Overtime goal makes tournament
BU wins fourth straight Beanpot Trophy
by Brian Fitzgerald
What does a college freshman from the Boston
area say after scoring the overtime goal that won
the 1998 Beanpot Tournament? "It's just a great
feeling -- the best feeling I've ever had in my
life," declared Nick Gillis (MET'01) in the raucous
Terrier locker room after BU defeated Harvard, 2-1,
in sudden-death overtime on February 9.
Of course, there are six seniors on this team
who have done it all, winning four Beanpots and a
national title in 1995. They will tell you that
nothing compares to skating around the Providence
Civic Center ice with the NCAA championship plaque.
Senior Tom Noble (COM'98) did it as a freshman
goaltender after holding Maine to just two goals.
But the seniors also know that all important
tournament play begins with the Beanpot, which
gives them a taste of the playoff-style intensity
they need in postseason games.
"I'm a senior, so I've been through this
before," says Noble, explaining how he held his
composure during one of the most dramatic Beanpot
finals in recent memory. "You've got to concentrate
as much as you can and hope that everyone else on
the team isn't jumpy -- and they weren't."
Noble's four appearances in the Beanpot have
resulted in four victories and the 1996 Eberly
Trophy, which is given to the tournament's best
goaltender. Including all regular-season winter
tournaments, Beanpots, and postseason Hockey East
and NCAA competition, Noble has compiled a 14-2
Noble, a native of Hanover, Mass., and Gillis,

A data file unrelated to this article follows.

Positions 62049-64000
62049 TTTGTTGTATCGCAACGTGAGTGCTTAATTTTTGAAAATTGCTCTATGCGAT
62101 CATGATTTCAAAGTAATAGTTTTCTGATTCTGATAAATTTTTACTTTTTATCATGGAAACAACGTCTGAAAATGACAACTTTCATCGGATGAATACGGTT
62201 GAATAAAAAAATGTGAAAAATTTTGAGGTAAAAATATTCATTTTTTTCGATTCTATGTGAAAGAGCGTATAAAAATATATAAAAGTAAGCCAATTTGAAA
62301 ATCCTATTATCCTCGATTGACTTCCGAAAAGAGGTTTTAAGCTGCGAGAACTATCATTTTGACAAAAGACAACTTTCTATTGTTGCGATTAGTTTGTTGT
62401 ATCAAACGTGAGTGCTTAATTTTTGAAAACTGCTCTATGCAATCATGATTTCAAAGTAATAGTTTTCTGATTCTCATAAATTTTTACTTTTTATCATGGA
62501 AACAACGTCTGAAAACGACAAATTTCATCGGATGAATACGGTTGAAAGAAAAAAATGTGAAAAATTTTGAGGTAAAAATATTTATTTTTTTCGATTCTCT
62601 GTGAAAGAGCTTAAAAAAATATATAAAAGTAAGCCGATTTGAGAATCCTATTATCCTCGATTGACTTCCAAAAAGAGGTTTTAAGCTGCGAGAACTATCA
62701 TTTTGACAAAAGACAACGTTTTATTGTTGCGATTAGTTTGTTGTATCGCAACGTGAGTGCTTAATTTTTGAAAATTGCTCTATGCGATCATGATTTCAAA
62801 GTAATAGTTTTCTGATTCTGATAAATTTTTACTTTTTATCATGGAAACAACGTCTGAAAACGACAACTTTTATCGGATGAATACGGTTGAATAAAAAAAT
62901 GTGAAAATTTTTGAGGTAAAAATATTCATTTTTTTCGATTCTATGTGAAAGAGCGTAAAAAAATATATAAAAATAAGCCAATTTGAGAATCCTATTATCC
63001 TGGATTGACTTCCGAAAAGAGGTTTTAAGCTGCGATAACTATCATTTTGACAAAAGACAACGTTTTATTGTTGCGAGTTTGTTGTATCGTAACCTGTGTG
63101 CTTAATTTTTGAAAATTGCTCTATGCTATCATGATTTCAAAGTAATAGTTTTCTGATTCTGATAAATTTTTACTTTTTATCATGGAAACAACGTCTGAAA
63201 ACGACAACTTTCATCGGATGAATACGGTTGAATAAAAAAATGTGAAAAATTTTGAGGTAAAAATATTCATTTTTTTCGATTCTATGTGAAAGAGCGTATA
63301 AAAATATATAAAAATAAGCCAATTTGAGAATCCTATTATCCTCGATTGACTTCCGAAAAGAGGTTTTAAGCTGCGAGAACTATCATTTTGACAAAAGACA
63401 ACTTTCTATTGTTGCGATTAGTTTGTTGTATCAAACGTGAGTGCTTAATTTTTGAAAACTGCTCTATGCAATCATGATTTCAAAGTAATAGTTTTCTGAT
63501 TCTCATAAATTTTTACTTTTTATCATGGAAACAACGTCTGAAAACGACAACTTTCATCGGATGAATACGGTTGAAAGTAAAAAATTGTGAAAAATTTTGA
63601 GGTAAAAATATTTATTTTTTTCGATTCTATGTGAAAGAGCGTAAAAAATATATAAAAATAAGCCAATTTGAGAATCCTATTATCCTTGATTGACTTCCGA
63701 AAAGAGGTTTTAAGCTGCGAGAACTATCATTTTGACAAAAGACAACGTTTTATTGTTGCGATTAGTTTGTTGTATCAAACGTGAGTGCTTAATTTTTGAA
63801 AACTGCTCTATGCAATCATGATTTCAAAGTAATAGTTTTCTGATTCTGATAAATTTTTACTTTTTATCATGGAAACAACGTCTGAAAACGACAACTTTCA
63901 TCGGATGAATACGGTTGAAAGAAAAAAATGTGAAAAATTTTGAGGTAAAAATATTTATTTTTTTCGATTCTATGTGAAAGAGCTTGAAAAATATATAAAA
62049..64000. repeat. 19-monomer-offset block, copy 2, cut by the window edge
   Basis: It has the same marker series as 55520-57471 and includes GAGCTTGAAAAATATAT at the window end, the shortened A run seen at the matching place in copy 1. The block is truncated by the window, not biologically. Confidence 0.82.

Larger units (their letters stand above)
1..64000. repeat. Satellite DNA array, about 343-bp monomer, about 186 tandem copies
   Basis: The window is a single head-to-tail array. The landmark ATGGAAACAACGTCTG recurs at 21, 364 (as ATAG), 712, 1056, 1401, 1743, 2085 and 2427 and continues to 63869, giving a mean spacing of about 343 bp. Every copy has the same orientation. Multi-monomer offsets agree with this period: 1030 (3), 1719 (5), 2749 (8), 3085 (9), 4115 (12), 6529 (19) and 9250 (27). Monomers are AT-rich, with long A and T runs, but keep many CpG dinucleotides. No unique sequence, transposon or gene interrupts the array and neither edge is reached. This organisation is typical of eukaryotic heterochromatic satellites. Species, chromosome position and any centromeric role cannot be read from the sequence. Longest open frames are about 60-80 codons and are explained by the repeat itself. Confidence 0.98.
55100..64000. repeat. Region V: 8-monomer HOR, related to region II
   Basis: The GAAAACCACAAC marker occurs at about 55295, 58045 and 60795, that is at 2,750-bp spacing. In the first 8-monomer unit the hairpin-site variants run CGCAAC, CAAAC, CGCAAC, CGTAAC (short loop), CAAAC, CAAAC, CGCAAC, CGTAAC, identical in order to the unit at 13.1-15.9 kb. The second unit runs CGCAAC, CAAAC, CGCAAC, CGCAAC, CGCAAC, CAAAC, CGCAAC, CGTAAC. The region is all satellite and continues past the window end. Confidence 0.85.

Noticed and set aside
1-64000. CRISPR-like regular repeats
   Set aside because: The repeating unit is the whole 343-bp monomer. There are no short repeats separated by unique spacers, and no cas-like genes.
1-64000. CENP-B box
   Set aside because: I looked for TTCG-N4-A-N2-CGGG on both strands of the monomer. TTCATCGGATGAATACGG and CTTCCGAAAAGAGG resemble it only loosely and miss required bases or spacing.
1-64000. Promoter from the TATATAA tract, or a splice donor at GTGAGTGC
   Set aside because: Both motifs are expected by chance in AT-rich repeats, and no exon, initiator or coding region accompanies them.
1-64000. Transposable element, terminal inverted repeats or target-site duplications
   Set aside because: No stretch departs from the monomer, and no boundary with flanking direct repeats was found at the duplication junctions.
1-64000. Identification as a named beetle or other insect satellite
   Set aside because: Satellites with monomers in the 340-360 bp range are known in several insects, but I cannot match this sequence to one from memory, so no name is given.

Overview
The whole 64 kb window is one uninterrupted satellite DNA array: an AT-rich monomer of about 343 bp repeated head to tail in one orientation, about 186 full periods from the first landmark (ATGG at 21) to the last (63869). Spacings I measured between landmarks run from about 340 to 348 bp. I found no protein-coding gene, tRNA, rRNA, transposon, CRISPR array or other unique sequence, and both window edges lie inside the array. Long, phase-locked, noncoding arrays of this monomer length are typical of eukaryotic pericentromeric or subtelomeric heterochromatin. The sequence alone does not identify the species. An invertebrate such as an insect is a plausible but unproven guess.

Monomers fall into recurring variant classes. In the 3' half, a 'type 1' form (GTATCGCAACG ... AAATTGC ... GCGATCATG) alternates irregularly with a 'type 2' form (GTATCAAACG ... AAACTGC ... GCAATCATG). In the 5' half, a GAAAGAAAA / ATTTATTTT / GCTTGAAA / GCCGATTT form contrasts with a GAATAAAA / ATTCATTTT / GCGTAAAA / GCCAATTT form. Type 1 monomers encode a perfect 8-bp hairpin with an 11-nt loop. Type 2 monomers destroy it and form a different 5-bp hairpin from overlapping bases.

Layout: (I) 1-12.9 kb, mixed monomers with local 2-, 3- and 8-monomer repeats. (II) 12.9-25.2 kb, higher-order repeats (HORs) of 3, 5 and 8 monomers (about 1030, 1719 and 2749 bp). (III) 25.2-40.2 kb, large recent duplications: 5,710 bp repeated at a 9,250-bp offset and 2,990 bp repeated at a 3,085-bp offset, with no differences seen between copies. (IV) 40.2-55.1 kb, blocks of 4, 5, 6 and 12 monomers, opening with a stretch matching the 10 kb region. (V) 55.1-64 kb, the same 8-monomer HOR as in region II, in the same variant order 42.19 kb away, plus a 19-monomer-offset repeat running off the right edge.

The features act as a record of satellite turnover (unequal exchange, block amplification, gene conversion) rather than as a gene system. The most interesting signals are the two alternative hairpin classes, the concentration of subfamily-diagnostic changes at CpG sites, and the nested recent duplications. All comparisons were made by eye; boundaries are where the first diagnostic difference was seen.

from Winthrop, Mass., both having attended Beanpot
games as children, know the value of winning
Boston's most important college sports tournament.
The games don't count in the standings, but Beanpot
bragging rights are not to be taken lightly.
"We own the Beanpot!" chanted the Terrier fans
after Gillis tipped the puck past Harvard's J. R.
Prestifilippo at 5:51 of overtime, avenging Crimson
freshman Harry Schwefel's tying goal with 6:47 left
Worcester native Tom Poti (CAS'00), the
tournament's Most Valuable Player, assisted on both
Boston University goals -- the latter scored on a
BU power play. "The Harvard defenseman couldn't get
it out [of the zone]," recalls Gillis of his
overtime heroics. "When they couldn't clear, it
went out to Poti. Poti kept it in. I saw him walk
in the middle and I just wanted to get in front of
the net for a screen or a tip, and I just tipped it
However, the puck didn't just pop into the net.
Prestifilippo got a piece of it, but momentum
carried the puck into the goal. A similar
loose-puck drama had occurred behind the Harvard
goaltender during the second period, but it stopped
just short of the line. But Gillis was not to be
denied. "The puck got caught in his pads and I was
just watching it," he says. "I was hoping it would
go in." The moment lasted a millisecond, but to
Gillis it seemed like an eternity. When the puck
dribbled across the line, the FleetCenter erupted.
Gillis has plenty of praise for Poti, his
teammate at Cushing Academy. "I've been playing
with Poti for years and he surprises me more and
more," he says. "He's just a great player."
He also gives Harvard the credit it deserves.
After all, the Crimson almost won the Beanpot with
two come-from-behind overtime victories -- the
first against Boston College in the tournament's
opening round. "We knew that it would be a tight
checking game and I'm sure they wanted to try and
slow us down a little bit," says Gillis. "We just
wanted to do our best. [Harvard's players] have
been playing well recently. They had a loss against
RPI, but they played great against BC."
In the overtime session, Harvard put a scare
into BU with a couple of promising rushes. The
Crimson certainly didn't look like a team that has
a losing record. "Our boys went toe to toe with
them," says Harvard Coach Ronn Tomassoni, who was
inconsolable after his team's epic battle with the
number three team in the nation.
Harvard's never-say-die attitude didn't surprise
Gillis. "This is the Beanpot," he explains, "so
everybody gets pumped up."